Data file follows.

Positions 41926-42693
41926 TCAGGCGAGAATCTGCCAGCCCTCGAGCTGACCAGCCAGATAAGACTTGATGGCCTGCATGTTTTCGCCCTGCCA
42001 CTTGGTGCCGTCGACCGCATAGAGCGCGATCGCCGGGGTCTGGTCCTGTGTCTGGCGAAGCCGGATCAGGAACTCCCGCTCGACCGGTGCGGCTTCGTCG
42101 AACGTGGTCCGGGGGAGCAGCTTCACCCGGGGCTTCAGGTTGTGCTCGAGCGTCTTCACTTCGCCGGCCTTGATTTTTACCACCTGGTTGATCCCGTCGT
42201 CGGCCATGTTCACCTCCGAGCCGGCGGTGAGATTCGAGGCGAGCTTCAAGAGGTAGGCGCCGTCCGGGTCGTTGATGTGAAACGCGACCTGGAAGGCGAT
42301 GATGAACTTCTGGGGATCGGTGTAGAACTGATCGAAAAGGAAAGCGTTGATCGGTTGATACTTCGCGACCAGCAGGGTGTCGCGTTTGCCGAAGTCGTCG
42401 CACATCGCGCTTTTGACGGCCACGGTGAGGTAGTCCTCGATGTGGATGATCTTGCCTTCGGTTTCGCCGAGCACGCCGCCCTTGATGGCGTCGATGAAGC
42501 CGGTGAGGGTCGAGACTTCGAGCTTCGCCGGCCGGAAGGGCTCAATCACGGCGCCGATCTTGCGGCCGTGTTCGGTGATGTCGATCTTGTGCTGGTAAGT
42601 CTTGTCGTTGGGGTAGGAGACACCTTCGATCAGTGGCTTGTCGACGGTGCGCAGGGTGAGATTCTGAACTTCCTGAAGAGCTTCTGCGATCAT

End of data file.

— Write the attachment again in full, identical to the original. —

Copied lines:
Positions 41926-42693
41926 TCAGGCGAGAATCTGCCAGCCCTCGAGCTGACCAGCCAGATAAGACTTGATGGCCTGCATGTTTTCGCCCTGCCA
42001 CTTGGTGCCGTCGACCGCATAGAGCGCGATCGCCGGGGTCTGGTCCTGTGTCTGGCGAAGCCGGATCAGGAACTCCCGCTCGACCGGTGCGGCTTCGTCG
42101 AACGTGGTCCGGGGGAGCAGCTTCACCCGGGGCTTCAGGTTGTGCTCGAGCGTCTTCACTTCGCCGGCCTTGATTTTTACCACCTGGTTGATCCCGTCGT
42201 CGGCCATGTTCACCTCCGAGCCGGCGGTGAGATTCGAGGCGAGCTTCAAGAGGTAGGCGCCGTCCGGGTCGTTGATGTGAAACGCGACCTGGAAGGCGAT
42301 GATGAACTTCTGGGGATCGGTGTAGAACTGATCGAAAAGGAAAGCGTTGATCGGTTGATACTTCGCGACCAGCAGGGTGTCGCGTTTGCCGAAGTCGTCG
42401 CACATCGCGCTTTTGACGGCCACGGTGAGGTAGTCCTCGATGTGGATGATCTTGCCTTCGGTTTCGCCGAGCACGCCGCCCTTGATGGCGTCGATGAAGC
42501 CGGTGAGGGTCGAGACTTCGAGCTTCGCCGGCCGGAAGGGCTCAATCACGGCGCCGATCTTGCGGCCGTGTTCGGTGATGTCGATCTTGTGCTGGTAAGT
42601 CTTGTCGTTGGGGTAGGAGACACCTTCGATCAGTGGCTTGTCGACGGTGCGCAGGGTGAGATTCTGAACTTCCTGAAGAGCTTCTGCGATCAT